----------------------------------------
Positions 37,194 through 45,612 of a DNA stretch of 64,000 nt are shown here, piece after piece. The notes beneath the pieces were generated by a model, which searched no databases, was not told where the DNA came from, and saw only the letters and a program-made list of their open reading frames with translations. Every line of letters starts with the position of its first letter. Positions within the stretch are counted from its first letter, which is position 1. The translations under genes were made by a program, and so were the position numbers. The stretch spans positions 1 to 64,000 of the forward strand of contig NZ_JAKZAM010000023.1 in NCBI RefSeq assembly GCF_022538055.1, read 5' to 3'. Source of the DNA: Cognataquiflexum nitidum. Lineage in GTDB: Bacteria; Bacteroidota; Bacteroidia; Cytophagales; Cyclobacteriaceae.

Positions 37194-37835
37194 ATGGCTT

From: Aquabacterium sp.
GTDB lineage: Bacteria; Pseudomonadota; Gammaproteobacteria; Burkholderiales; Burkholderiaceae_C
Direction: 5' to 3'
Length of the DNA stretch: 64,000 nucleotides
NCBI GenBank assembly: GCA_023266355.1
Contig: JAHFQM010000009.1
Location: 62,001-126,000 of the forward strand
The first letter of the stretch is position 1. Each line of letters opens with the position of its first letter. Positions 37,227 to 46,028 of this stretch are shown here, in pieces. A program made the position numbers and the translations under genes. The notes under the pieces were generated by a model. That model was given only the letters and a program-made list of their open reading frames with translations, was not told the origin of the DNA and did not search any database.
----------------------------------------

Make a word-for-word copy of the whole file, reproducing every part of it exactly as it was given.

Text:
Positions 37,194 through 45,612 of a DNA stretch of 64,000 nt are shown here, piece after piece. The notes beneath the pieces were generated by a model, which searched no databases, was not told where the DNA came from, and saw only the letters and a program-made list of their open reading frames with translations. Every line of letters starts with the position of its first letter. Positions within the stretch are counted from its first letter, which is position 1. The translations under genes were made by a program, and so were the position numbers. The stretch spans positions 1 to 64,000 of the forward strand of contig NZ_JAKZAM010000023.1 in NCBI RefSeq assembly GCF_022538055.1, read 5' to 3'. Source of the DNA: Cognataquiflexum nitidum. Lineage in GTDB: Bacteria; Bacteroidota; Bacteroidia; Cytophagales; Cyclobacteriaceae.

Positions 37194-37835
37194 ATGGCTT

From: Aquabacterium sp.
GTDB lineage: Bacteria; Pseudomonadota; Gammaproteobacteria; Burkholderiales; Burkholderiaceae_C
Direction: 5' to 3'
Length of the DNA stretch: 64,000 nucleotides
NCBI GenBank assembly: GCA_023266355.1
Contig: JAHFQM010000009.1
Location: 62,001-126,000 of the forward strand
The first letter of the stretch is position 1. Each line of letters opens with the position of its first letter. Positions 37,227 to 46,028 of this stretch are shown here, in pieces. A program made the position numbers and the translations under genes. The notes under the pieces were generated by a model. That model was given only the letters and a program-made list of their open reading frames with translations, was not told the origin of the DNA and did not search any database.